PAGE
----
Green Lessons From Local Schools

Sunday, December 14, 2008

Back in the day, school curricula were all about the three R's. Now, many learning institutions are shifting some of the focus to the three E's: ecology, environmental awareness and energy efficiency.

Schools in the D.C. area are no exception. Each day in classrooms and courtyards, students perform countless good deeds for the environment, from growing underwater grasses for the Chesapeake Bay to planning community-wide conservation campaigns.

We visited several local schools to find out what they could teach the rest of us about going green. Here are a few lessons we learned:

Every little bit counts. During the 2003-04 school year, students at Poolesville High School in Montgomery County were measuring energy usage and discovered that turning off computers when not in use could save the school nearly $5,000 per year. Their research led to new rules for turning on computers throughout Montgomery County public schools.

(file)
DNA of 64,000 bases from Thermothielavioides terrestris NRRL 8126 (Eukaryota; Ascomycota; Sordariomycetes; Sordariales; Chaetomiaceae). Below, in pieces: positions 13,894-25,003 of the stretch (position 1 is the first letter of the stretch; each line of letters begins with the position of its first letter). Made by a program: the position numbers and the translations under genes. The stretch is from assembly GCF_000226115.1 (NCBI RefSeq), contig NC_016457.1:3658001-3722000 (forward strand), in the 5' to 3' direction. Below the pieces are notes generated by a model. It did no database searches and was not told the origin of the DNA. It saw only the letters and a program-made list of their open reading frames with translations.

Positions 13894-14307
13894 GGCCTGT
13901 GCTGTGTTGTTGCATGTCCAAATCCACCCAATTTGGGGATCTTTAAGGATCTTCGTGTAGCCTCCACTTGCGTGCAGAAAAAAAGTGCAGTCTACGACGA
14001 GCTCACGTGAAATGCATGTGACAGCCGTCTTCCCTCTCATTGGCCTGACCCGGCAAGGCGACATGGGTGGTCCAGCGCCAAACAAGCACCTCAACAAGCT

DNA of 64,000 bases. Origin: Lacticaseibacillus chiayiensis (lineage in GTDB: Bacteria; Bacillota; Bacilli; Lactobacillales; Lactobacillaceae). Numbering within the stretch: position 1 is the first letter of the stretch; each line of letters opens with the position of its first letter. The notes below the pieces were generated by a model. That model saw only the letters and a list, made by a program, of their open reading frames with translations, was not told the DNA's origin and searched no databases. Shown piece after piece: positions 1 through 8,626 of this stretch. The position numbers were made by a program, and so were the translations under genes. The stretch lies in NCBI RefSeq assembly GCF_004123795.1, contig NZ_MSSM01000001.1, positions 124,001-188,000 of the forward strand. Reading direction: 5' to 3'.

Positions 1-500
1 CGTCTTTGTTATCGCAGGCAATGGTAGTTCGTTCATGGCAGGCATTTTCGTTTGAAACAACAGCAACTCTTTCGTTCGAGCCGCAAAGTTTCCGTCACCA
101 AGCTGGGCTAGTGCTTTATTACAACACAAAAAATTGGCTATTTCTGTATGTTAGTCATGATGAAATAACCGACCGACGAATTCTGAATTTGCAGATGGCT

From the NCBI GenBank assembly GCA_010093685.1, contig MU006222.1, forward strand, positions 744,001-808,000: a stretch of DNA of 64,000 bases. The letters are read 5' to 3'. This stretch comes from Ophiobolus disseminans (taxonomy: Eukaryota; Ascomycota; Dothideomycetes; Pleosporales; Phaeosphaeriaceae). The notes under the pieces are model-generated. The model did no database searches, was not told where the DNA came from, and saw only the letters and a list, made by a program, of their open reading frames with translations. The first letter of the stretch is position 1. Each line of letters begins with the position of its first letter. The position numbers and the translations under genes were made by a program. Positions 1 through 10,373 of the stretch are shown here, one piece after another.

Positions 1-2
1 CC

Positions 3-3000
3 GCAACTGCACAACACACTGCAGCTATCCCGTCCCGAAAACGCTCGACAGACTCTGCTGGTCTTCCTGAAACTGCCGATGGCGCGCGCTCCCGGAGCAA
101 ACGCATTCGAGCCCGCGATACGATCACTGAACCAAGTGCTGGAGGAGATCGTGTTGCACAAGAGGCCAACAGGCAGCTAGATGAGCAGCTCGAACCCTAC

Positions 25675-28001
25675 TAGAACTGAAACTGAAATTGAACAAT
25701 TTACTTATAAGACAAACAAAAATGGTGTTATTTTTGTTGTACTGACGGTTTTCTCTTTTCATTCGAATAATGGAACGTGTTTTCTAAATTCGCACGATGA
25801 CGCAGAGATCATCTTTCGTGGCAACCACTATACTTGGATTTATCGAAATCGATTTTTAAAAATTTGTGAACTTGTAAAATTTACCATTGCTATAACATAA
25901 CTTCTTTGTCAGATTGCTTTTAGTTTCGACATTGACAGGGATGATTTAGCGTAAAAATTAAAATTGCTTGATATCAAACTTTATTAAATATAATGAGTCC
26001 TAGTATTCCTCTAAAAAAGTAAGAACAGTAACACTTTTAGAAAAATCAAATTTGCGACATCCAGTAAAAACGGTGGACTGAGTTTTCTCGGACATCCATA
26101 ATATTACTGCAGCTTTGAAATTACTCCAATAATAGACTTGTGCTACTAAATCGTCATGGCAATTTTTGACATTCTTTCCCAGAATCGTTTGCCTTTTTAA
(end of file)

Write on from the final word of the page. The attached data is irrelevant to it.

Anyone can garden just about anywhere. Most of the hands at Watkins Elementary School are tiny (it runs through fourth grade), and the campus sits amid asphalt and concrete in Southeast Washington. Yet with the help of a few dedicated adults, its students have been growing vibrant gardens there for more than a decade. Today, more than 20 themed plots in the Living Schoolyard provide classroom snacks and reduce storm-water runoff, among other uses.

Wetlands work for us. The Sidwell Friends School's environmentally friendly middle school building in Northwest arcs around a constructed wetland, which is both educational and functional. It filters the building's wastewater, which is then reused in the toilets and cooling tower. As a result, the building uses 93 percent less water than one of comparable size.

Our streams need our help. Students, staff and friends of Daniels Run Elementary School in Fairfax helped turn the stream at the edge of the school's property from troubled to vibrant by clearing invasive species, stabilizing the banks and building a special vegetated area called a riparian buffer several years ago.

-- Jenny Mayo

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